On the same page, when Bloom tries to mask his own sounds of bodily release under the din of the passing tram, the “Krandlkrakran” (629) is both voiced by Bloom and recorded as the sound of a noisily ringing tram in the background. But only an actual train whistles in “Penelope,” with no voice in the Broadcast attempting to say “frseeeeeeeefronnnng” (1669).

For Charles Bernstein, the sound of a work of literature, much like the shape of poetry on the page, might be an element which is “extralexical but… not extrasemantic” (5). It is different from the written word but it is not a meaningless ornament. For the Broadcast, however, it might as well be the case that sound is made irrelevant to meaning. Or, we can argue that the meaning being made is in the realm of performance studies and not literature. The pure temporality of the Broadcast helps. We can stop reading the book to look, but we cannot stop the Broadcast and still listen. Moreover, when the Broadcast records, it is listening to the book’s listening of Dublin, removed by another degree from the soundscape of Dublin.

The Broadcast is not however without value. Bernstein echoes Serres when he aggrandizes the “sheer noise of language” (22) which must take precedence over the impulse to decode everything. The Broadcast answers this need to not immediately rationalize and sublimate in analysis everything that is heard, but to rather hear without listening. Cue the poet Robert Carleton Brown who once said that writing since the very beginning has been “bottled up” inside of books (23). And in 1982, the stopper on Joyce’s spuming prose was popped.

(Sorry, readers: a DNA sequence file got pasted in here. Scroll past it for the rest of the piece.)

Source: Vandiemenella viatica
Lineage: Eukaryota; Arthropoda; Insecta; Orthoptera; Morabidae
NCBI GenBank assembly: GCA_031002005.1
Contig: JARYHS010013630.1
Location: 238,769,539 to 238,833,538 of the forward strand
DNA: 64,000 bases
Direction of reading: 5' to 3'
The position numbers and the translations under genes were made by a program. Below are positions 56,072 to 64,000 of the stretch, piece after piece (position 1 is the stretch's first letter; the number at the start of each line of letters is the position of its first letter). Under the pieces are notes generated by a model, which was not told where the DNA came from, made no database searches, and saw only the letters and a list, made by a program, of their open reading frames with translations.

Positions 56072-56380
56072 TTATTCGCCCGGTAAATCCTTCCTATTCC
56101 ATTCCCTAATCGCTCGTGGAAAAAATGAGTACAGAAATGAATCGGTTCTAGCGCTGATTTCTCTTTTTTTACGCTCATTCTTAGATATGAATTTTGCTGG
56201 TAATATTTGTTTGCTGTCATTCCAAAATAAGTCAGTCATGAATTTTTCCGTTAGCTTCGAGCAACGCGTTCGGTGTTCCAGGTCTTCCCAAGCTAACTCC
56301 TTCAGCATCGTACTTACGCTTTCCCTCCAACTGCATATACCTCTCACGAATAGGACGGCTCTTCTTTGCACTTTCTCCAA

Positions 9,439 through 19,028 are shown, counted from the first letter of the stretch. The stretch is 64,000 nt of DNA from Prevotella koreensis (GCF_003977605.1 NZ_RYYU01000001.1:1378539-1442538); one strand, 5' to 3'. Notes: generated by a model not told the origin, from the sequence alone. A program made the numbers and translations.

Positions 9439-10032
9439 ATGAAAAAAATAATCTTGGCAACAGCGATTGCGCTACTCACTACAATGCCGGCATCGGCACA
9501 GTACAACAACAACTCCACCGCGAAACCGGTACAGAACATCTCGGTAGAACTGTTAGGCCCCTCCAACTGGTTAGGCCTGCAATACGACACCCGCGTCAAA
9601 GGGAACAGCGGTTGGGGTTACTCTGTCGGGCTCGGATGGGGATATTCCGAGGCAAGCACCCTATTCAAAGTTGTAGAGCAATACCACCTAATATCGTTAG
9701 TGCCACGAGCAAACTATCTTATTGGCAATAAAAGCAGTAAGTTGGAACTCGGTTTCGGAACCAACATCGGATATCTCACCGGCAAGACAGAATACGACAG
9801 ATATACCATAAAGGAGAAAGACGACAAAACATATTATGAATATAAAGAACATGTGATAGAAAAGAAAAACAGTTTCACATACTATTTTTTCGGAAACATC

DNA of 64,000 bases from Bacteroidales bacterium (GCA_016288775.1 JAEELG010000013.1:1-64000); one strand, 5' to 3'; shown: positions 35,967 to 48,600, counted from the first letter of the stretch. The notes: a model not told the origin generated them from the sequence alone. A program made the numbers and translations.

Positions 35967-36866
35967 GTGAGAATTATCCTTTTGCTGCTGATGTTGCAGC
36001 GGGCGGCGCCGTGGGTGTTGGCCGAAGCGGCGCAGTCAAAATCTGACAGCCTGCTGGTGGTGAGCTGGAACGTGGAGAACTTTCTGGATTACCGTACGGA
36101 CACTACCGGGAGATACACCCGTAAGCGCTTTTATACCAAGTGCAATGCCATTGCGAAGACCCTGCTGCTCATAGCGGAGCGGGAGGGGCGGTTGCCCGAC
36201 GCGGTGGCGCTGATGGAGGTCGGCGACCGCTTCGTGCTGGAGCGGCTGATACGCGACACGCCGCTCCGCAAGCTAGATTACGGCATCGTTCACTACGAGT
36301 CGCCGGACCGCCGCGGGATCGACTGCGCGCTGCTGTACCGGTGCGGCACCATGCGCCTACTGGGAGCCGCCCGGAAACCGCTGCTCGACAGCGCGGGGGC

Featured Image: “telemachus: the tower, 8 a.m., theology, white/gold, heir, narrative (young)” by Flickr user brad lindert, CC-BY-2.0

Shantam Goyal studies English Literature at the State University of New York at Buffalo for his PhD. He completed his M.Phil in 2018 from the University of Delhi with a dissertation titled “Listen Ulysses: Joyce and Sound.” He hopes to continue this thread for his doctoral research on Finnegans Wake and mishearing. Besides Joyce Studies and Sound Studies, he works on Poetics and Jazz Studies, and is also attempting to translate parts of Ulysses into Hindi as a personal project. His reviews, articles, and creative work have appeared in The Print, The Hindu Business Line, Vayavya, ColdNoon, Daath Voyage, and Café Dissensus among other publications. He prefers that any appellations for him such as academic, poet, or person be prefaced with “Delhi-based.”

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“A Sinister Resonance”: Joseph Conrad’s Malay Ear and Auditory Cultural Studies

Weird Tales CoverWelcome to the first part of Sonic Shadows, a new SO! series featuring essays drawn from a recent symposium on the question “what does it mean to have a voice” held last April at The New School, and featuring organizers Dominic Pettman, Pooja Rangan and Julie Beth Napolin, as well as invitees Mara Mills (NYU), Gustavus Stadler (Haverford), Rey Chow (Duke), and James Steintrager (UC Irvine). I am happy to serve as Guest Editor, bringing some work developed for, during and after that event, beginning with my own article below.